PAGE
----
Why a rare gene mutation means this woman lives almost pain-free
Video report by ITV News Science Editor Tom Clarke
"I’m always cutting myself, burning myself, falling over, hurting myself."
For years Jo Cameron believed she was just "clumsy" and "had no idea that there was anything unusual" about how little pain she felt.
Throughout the 71-year-old's life she often did not notice cuts or burns until she could smell burning flesh, but when she did injure herself, she tended to heal very quickly.
Yet it was only at the age of 66 when Ms Cameron - who lives near Loch Ness in Scotland - had surgery on her hand and reported no pain afterwards, that she was diagnosed with pain insensitivity by her anaesthetist, Dr Devjit Srivastava.
Dr Srivastava - who also specialises in pain medicine - referred Ms Cameron to pain geneticists at UCL and the University of Oxford.
Watch how ITV News Science editor Tom Clarke and producer Sophie Alexander did in a pain tolerance test.
Scientists conducted genetic analysis and found that Ms Cameron has a mutation in a previously-unidentified gene.
Researchers found that she has a "micro-deletion", or a tiny bit missing, in a pseudogene - a segment of DNA which is related to a gene but does not have the full functionality of a regular one.
Scientists dubbed this FAAH-OUT, and also found Ms Cameron had a mutation in the neighbouring gene that controls the FAAH enzyme.
The FAAH gene is well-known to pain researchers, as it is involved in endocannabinoid signalling which is central to pain sensation, mood and memory, meaning that Ms Cameron also experiences very little anxiety or fear and may have enhanced wound healing.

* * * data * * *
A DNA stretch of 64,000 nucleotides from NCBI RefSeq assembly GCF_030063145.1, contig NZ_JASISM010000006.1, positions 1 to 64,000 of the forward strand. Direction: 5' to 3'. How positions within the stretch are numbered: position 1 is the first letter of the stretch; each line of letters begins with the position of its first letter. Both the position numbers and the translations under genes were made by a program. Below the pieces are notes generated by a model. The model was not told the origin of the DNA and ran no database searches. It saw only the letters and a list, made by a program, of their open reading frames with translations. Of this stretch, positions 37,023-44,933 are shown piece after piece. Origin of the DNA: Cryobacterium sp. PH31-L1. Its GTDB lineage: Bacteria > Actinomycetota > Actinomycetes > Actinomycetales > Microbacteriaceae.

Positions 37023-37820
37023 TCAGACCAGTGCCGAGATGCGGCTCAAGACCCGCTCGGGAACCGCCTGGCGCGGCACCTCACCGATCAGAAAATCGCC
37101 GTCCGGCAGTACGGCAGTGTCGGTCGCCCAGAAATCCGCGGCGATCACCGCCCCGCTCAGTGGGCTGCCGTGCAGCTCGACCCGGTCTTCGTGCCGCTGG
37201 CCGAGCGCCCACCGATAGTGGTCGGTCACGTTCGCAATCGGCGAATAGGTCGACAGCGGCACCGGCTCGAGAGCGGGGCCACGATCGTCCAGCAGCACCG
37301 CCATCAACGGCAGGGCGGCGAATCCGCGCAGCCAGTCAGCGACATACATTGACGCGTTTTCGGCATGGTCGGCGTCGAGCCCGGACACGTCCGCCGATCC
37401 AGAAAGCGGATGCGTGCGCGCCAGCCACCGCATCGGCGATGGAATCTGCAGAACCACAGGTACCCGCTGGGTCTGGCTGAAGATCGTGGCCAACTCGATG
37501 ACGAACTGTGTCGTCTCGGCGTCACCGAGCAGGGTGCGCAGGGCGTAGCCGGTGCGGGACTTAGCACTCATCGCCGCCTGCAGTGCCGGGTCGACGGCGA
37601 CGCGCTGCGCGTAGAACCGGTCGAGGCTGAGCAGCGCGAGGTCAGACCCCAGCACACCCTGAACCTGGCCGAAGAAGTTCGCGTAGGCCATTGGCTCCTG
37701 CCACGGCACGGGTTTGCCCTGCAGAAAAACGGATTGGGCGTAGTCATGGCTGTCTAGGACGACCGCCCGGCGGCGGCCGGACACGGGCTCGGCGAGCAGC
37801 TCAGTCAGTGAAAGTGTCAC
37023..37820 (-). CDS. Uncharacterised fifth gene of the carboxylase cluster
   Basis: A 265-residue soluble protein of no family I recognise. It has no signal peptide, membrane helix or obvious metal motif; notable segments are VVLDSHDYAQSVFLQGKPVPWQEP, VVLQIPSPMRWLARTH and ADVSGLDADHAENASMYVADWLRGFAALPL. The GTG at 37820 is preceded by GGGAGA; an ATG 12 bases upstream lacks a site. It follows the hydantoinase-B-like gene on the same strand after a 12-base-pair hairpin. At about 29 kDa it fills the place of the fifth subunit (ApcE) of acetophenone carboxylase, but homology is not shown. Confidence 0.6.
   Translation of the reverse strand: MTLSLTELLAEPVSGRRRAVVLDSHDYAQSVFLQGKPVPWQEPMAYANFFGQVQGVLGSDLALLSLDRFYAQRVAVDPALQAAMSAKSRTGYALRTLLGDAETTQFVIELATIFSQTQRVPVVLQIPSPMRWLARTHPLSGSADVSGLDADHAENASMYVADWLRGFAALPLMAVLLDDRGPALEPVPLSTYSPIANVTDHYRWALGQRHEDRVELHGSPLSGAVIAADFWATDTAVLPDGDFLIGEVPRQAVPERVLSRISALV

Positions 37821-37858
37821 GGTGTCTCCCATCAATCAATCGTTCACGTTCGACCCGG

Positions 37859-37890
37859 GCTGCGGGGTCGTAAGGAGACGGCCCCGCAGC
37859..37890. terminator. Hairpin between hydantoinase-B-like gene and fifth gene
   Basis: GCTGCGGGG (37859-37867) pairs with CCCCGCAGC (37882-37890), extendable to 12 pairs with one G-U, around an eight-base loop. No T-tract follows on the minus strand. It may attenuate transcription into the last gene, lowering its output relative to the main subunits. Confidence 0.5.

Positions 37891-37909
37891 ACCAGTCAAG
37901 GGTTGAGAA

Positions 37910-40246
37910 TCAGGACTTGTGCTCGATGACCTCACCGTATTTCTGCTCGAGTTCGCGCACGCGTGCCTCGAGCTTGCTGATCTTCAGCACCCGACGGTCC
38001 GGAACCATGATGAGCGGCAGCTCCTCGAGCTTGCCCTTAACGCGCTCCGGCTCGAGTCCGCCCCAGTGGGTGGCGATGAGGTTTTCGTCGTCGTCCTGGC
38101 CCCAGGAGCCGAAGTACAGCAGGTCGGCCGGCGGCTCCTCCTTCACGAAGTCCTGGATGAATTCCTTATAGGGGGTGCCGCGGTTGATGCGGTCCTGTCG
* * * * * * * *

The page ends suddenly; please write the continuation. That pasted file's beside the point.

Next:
She was given the lowest score on a common anxiety scale, and told researchers she never panics, even in dangerous situations such as a recent traffic incident.
The pensioner also reported memory lapses throughout life such as forgetting words or keys, which has previously been associated with enhanced endocannabinoid signalling.
She said: "I had no idea until a few years ago that there was anything that unusual about how little pain I feel - I just thought it was normal.
"Learning about it now fascinates me as much as it does anyone else.
"I would be elated if any research into my own genetics could help other people who are suffering."
Scientists have found mice that do not have the FAAH gene have reduced pain sensation, accelerated wound healing, enhanced fear-extinction memory and reduced anxiety.
Dr James Cox of UCL Medicine, one of the lead authors of the paper, said: "We found this woman has a particular genotype that reduces activity of a gene already considered to be a possible target for pain and anxiety treatments.
"Now that we are uncovering how this newly-identified gene works, we hope to make further progress on new treatment targets.
"We hope that with time, our findings might contribute to clinical research for post-operative pain and anxiety, and potentially chronic pain, PTSD and wound healing, perhaps involving gene therapy techniques."
The researchers say it is possible there are more people with the same mutation and urged anyone who does not experience pain to come forward.
The study is published in the British Journal of Anaesthesia.